Volkswagen hopes to bounce back from its crisis with a shift in focus to more battery-powered cars, digital technologies such as autonomous vehicles, and an increase in sales of SUVs in the US. Herbert Diess, the head of the Volkswagen core brand, said Tuesday at a news conference that the goal of the Transform 2025 plan was “to fundamentally change Volkswagen” as it recovers from its scandal in which it rigged diesel cars to cheat on emissions tests.
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The plan foresees new investments in electric-car technology and in software that would enable new ways of using and sharing cars. Diess said at group headquarters in Wolfsburg, Germany, that the company expects to sell a million electric vehicles a year by 2025.
The company would also “massively step up” its capacity to develop software, aiming to create industry-leading software and hardware systems for digitally connected and autonomous cars by 2025.
Another element of the plan is increasing sales in the US by introducing products that are more appropriate for the market, such as more SUVs and larger cars.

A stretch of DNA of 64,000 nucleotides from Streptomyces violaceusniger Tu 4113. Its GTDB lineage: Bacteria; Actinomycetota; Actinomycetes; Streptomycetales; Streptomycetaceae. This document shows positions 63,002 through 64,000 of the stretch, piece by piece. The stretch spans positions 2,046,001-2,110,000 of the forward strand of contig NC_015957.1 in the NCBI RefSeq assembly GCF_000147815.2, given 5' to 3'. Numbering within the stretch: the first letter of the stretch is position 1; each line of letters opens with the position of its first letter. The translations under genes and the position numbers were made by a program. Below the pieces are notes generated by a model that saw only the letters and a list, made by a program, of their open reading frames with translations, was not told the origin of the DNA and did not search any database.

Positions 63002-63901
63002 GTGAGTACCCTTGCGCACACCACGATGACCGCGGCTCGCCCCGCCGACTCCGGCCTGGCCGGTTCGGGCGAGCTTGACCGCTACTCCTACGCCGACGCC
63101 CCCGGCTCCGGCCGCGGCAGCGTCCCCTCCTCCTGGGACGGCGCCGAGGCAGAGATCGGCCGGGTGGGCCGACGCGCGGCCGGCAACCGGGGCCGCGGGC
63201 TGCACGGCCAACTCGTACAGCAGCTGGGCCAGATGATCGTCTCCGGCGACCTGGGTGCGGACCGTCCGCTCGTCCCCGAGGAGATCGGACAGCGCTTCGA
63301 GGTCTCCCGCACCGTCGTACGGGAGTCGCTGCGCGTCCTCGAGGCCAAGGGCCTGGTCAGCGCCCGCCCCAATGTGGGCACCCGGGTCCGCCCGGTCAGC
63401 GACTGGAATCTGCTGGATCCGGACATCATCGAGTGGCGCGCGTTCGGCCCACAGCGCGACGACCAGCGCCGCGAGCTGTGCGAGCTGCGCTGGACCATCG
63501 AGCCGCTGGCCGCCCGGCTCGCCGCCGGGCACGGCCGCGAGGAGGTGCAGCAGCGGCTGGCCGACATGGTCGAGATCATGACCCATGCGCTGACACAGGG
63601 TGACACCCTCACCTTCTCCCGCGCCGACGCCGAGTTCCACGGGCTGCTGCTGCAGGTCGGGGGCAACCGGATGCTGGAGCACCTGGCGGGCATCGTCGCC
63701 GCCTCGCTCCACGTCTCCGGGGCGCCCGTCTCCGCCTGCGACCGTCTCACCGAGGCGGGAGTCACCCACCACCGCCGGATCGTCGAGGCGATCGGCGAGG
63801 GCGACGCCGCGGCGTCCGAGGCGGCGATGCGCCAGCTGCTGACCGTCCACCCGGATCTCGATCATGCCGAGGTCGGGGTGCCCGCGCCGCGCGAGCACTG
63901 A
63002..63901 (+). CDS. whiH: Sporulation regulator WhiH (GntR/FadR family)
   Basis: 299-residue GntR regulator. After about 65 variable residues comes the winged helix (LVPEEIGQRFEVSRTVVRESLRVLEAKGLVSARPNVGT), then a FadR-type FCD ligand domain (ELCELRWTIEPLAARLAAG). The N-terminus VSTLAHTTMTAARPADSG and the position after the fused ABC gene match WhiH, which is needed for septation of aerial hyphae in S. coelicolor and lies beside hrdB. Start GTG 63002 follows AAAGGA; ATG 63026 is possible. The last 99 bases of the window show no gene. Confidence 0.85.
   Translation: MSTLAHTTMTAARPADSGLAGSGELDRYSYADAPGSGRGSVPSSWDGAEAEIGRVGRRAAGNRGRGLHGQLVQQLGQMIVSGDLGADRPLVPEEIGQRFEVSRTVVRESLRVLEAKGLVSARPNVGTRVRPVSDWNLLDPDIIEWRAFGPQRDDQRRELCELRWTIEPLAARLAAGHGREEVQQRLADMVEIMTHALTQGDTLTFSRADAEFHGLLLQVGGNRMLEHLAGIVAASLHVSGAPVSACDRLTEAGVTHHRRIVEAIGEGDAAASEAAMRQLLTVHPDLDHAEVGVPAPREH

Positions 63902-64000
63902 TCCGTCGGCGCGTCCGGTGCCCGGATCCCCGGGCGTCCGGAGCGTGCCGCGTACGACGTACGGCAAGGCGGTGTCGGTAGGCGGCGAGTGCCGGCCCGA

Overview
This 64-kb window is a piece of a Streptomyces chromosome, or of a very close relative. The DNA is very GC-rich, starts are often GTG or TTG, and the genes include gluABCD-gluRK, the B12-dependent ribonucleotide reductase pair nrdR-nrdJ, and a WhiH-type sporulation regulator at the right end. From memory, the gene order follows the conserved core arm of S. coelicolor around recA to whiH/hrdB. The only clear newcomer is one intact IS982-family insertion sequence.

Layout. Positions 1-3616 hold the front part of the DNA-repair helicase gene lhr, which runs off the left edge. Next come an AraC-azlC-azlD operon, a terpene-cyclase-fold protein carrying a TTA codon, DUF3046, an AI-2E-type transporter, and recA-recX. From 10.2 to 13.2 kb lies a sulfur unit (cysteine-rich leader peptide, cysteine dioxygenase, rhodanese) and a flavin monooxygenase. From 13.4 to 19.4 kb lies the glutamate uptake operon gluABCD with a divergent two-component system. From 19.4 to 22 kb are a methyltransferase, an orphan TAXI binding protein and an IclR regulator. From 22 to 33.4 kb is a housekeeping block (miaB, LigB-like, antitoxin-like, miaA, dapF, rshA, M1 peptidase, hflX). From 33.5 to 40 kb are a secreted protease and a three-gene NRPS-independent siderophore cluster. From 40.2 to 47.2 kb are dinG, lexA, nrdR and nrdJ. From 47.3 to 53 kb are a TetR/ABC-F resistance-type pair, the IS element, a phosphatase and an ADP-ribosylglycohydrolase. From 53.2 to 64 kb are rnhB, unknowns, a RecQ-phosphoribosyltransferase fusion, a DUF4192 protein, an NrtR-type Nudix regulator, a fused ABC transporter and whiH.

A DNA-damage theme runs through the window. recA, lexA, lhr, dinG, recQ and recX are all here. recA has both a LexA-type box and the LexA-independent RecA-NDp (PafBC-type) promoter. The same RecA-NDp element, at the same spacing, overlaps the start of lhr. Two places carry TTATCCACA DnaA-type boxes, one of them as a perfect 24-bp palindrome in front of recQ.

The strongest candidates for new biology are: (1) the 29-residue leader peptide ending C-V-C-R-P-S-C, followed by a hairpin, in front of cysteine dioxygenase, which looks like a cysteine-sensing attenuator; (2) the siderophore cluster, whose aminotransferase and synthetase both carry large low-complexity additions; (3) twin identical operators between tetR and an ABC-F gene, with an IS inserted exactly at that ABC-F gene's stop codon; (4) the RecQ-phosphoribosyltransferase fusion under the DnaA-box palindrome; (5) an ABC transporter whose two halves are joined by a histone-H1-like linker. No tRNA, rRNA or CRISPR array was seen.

The plan for the Volkswagen brand follows Friday’s announcement that the division would eliminate 23,000 jobs in more traditional areas in Germany and create 9,000 new ones focused on new technologies.
Diess said the company aims to raise profit margins on sales to 6 percent by 2025, from just 2 percent in 2015. Profitability at the Volkswagen brand has lagged due to its higher cost base, the result of a strong role for employee representatives. They have half the board seats, and are generally supported by the government of Lower Saxony, which holds a stake in the company. Partly as a result, Volkswagen Group makes most of its profits from its luxury brands Audi and Porsche.
The company struck a deal with its workforce, which agreed to the job reductions through voluntary means such as early retirement over a period of years. In return, employees won a commitment to locate new technology development and manufacturing in Germany.
Volkswagen has agreed to pay $15 billion under a settlement with US authorities and car owners over cars equipped with software that turned off emissions controls under normal driving conditions. The scandal has served as a spur for the company to shake up its management culture and address longstanding issues such as the cost question in Germany.